The lines between data center regions represent failover relationships drawn from published geo-replication sites for Windows Azure Storage. Mostly they are bi-directional, except for Brazil which is one-directional; the metadata on each pushpin specifies its failover region explicitly.

NOTE: this is a work-in-progress that will be updated as “official” names are published for geos and regions.

Also, be sure to click on the map pushpins to see which data center regions are in production and where are coming attractions. Not all of these pushpins represent data centers you can access right now.

There are three insets in order – first a GeoJSON rendering, second a TopoJSON rendering (which should look identical to the GeoJSON one, but included for demonstration purposes, as it is lighter weight), and the third is the raw JSON data from which I am generating the GeoJSON and TopoJSON files. [All the code is here: https://github.com/codingoutloud/azuremap. I plan to blog in the future on how it works.]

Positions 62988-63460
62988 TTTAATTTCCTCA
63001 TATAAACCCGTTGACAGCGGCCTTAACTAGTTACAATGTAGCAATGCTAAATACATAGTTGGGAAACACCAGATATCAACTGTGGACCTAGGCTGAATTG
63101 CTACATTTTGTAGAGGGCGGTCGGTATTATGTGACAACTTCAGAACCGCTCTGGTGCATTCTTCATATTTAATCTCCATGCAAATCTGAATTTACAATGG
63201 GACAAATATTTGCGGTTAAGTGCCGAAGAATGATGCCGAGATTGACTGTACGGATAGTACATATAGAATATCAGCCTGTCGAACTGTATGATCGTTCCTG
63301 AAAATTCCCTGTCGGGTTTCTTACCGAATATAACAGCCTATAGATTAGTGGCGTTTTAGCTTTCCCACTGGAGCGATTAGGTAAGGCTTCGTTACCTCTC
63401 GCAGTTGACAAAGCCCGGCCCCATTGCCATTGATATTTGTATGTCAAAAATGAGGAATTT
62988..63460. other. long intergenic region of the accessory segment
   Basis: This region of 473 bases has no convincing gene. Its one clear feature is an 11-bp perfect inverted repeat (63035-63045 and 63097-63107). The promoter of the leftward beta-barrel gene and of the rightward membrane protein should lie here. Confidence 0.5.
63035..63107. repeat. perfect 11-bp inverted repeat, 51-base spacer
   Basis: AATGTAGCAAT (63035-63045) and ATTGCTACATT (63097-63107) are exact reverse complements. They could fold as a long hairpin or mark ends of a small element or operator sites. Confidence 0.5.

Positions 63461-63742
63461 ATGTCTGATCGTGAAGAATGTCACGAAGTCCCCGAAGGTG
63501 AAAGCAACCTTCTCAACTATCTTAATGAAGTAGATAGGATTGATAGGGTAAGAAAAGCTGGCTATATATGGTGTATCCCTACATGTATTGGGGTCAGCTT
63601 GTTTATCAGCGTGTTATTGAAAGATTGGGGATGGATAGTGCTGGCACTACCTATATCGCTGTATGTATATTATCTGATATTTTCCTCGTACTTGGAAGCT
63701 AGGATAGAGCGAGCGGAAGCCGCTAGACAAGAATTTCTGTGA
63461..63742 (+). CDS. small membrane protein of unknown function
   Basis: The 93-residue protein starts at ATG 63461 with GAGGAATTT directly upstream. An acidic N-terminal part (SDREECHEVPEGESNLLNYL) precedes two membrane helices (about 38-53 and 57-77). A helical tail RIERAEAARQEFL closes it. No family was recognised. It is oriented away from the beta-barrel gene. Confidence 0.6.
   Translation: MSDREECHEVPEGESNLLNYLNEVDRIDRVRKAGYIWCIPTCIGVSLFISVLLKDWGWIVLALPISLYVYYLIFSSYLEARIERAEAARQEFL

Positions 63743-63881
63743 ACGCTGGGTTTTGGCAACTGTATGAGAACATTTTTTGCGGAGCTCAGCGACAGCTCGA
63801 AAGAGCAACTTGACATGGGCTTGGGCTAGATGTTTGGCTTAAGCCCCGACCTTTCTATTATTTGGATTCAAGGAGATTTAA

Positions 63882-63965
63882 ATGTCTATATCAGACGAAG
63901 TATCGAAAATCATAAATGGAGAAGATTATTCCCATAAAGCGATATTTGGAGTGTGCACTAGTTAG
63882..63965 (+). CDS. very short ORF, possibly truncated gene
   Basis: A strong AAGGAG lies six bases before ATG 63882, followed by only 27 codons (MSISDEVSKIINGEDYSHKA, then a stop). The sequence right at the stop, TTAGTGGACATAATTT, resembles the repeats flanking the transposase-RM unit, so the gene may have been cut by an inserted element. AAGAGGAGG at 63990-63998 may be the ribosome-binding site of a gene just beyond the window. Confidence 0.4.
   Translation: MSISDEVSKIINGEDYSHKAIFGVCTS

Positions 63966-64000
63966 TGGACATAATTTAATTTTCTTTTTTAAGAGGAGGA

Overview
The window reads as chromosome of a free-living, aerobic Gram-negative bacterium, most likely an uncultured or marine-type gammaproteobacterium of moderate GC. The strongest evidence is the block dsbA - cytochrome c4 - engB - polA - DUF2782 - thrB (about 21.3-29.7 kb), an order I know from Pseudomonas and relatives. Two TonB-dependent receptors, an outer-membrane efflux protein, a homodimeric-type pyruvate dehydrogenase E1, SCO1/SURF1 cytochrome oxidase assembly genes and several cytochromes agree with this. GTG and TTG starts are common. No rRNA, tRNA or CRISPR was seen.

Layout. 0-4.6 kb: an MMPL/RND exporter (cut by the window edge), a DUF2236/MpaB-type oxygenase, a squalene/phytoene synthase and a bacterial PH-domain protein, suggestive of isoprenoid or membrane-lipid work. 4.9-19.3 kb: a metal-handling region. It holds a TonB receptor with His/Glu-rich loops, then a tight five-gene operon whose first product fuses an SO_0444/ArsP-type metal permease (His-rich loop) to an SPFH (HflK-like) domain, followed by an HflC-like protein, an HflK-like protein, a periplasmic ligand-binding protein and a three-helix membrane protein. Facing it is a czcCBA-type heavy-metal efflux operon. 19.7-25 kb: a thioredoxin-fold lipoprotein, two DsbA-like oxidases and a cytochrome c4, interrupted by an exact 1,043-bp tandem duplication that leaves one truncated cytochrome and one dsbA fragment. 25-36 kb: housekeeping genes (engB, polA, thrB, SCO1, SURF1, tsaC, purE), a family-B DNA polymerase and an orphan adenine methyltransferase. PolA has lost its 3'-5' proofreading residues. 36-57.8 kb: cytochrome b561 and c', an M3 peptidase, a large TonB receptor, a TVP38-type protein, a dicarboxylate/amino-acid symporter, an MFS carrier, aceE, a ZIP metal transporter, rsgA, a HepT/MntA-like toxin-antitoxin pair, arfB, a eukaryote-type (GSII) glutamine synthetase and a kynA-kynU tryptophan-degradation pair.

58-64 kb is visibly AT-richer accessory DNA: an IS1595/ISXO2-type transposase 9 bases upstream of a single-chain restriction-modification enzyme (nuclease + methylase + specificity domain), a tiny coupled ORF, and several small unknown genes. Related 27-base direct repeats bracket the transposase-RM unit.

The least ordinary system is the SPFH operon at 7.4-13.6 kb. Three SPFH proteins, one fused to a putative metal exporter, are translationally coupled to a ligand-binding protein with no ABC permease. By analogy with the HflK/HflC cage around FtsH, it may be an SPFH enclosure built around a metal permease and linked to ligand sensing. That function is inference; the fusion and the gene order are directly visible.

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{ "Geo" : "Asia Pacific", "Region": "Asia Pacific East", "Location": "Hong Kong", "Failover Region" : "Asia Pacific Southeast", "Status" : "Production" },
{ "Geo" : "Asia Pacific", "Region": "Asia Pacific Southeast", "Location": "Singapore", "Failover Region" : "Asia Pacific East", "Status" : "Production" },
{ "Geo" : "Asia Pacific", "Region": "Shanghai China", "Location": "Shanghai China", "Failover Region" : "Beijing China", "Status" : "Production" },
{ "Geo" : "Asia Pacific", "Region": "Beijing China", "Location": "Beijing, China", "Failover Region" : "Shanghai China", "Status" : "Production" },
{ "Geo" : "Australia", "Region": "Australia East", "Location": "Sydney, New South Wales, Australia", "Failover Region" : "Australia SE", "Status" : "Production" },